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Five Good Reasons for a Man to See a Doctor

Last updated: Jun 20, 2019

In general, men are less likely to seek medical attention or visit their primary care provider (PCP) for an annual checkup and tend to be less likely to seek medical attention than their female counterparts. In addition, men, on average, live about five years less than women. Fortunately, most factors that contribute to men having shorter lifespans are preventable, such as seeing a doctor regularly and adhering to the recommended health screenings calendar. SMG Family Medicine doctor, David Chen shares five good reasons men should regularly see a PCP.  


1. Annual Physical Examination

Having a regular well visit/physical exam is extremely important for overall health.  A physical examination helps your primary care physician determine the general status of your health. The exam also gives you a chance to talk to your doctor about any ongoing pain or symptoms that you are experiencing or any other health concerns you may have. Additionally, it gives you a chance to update necessary immunizations, develop a relationship with your primary care physician, and ensure that you are maintaining a healthy diet and exercise routine.


2. Heart Health

During the visit, your doctor can screen for conditions that have no symptoms but could increase your risk for heart disease including high cholesterol, elevated blood pressure, diabetes, and an abnormal body mass index. Identifying and treating these conditions early can reduce your risk for future heart problems. If you are at high risk for heart disease or have symptoms such as shortness of breath or discomfort in the chest, your doctor may order certain heart tests. Your doctor can check you out and refer you to the proper specialist if needed. There's more to testing than simply finding out if you have heart disease. Your doctor may also want to determine whether the fatty plaques inside your blood vessels pose a high, medium, or low risk for a heart attack. This will help determine whether you need treatment.


3. Depression

Depression is a serious and real condition that many people struggle with but ignore, especially men.  In addition, depression leads to physical symptoms such as headaches, poor sleep, and overeating that can impact your life There are things that can be done, and your primary care physician can help you cope so your quality of life does not suffer.


4. Aches / Pains / Arthritis

Your primary care provider can help with everyday aches and pains, as well as more serious problems such as arthritis. Osteoarthritis is a common degenerative disorder of joint cartilage associated with damage to the bones.  While more common in women, risk factors include genetics, past trauma, advancing age, and obesity. Seeing your doctor when these complaints arise will help you keep your muscles, bones and joints healthy.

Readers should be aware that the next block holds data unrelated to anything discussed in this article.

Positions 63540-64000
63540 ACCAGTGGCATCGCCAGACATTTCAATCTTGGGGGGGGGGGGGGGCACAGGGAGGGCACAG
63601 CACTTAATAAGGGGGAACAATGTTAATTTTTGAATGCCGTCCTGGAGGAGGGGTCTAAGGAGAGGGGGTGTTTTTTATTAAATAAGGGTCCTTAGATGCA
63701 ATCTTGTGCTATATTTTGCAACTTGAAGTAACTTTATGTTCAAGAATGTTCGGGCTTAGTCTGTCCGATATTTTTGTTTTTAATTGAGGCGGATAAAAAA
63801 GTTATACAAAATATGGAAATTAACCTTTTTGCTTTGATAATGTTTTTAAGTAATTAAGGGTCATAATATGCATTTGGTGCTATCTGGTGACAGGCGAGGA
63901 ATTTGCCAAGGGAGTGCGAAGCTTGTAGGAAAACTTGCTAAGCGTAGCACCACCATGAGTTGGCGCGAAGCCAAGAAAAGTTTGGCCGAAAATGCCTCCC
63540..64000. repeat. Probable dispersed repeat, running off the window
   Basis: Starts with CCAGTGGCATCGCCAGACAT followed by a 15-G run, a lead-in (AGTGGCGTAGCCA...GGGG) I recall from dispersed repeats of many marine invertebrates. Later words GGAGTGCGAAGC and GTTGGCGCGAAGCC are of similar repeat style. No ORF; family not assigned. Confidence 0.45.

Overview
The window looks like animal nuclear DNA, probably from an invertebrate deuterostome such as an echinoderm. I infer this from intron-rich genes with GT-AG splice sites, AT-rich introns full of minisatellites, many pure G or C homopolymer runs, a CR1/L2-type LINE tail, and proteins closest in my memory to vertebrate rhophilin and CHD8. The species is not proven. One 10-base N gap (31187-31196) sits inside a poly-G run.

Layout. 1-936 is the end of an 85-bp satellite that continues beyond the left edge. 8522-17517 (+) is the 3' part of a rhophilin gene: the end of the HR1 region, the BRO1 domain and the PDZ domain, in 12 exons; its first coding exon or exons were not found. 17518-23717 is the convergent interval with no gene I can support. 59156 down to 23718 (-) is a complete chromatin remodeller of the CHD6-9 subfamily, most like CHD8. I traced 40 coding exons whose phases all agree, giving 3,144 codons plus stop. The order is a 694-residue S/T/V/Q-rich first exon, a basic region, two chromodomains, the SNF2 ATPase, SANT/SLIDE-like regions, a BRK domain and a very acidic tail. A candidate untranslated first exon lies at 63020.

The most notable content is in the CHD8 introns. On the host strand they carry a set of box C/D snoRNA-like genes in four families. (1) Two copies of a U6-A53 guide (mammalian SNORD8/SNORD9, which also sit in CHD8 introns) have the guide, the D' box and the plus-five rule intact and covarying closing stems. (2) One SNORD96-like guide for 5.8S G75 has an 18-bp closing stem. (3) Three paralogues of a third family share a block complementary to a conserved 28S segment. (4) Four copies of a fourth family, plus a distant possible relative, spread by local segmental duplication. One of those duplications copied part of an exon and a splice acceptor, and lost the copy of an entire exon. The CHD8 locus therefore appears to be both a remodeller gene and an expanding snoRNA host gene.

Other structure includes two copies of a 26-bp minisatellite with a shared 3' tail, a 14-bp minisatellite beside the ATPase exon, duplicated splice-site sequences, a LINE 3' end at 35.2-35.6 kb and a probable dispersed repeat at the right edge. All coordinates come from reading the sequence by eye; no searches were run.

5. Prostate and Colon Health

Prostate issues affect almost every man at some point.  While we all worry about cancer, prostate enlargement is far more common and causes various symptoms such as weak stream, incomplete emptying, the urge to go frequently, and nighttime urination. The good news is we have may good management options to help reduce the symptoms.  Additionally, men at increased risk for prostate cancer, including  patients with a family history of metastatic adenocarcinoma, African-American race, and multiple generations of first-degree relatives with prostate cancer development at younger ages  are advised to discuss the benefits and risks of screening with their health care provider.  Don’t hesitate to discuss your symptoms and concerns with your primary care physician.

Colon cancer is one of the most preventable types of cancer. So, it’s highly important to talk to your doctor about your risk and getting screened for colorectal cancer. Screening for colorectal cancer can detect polyps—growths that can become cancerous.  These polyps can be removed before they have a chance to develop into cancer. The bottom line: screenings save lives.

If you are healthy and do not have a family history of colorectal cancer, start screening at age 50. African Americans and individuals with close relatives who were diagnosed with either colon or rectal cancer may need to start testing earlier.  

A high-fiber diet that is high in vegetables, fruits, and whole grains (and low in red and processed meats) may help lower your risk of colorectal cancer. In terms of lifestyle, quitting smoking can not only help reduce your risk of colorectal cancer, it is beneficial for one’s overall good health.

As you can see, there are many important reasons to establish a relationship with a primary care provider. Even if you consider yourself to be someone who is “in great health”, there are reasons for a visit. Investing in your medical care today, could save your health tomorrow.


Dr. Chen provides comprehensive medical care to patients of all ages, with a special interest in preventive care. His services include women and men’s health care, pediatrics, preventive health maintenance, primary care for patients with developmental and physical disabilities, minor surgical procedures, and sports medicine.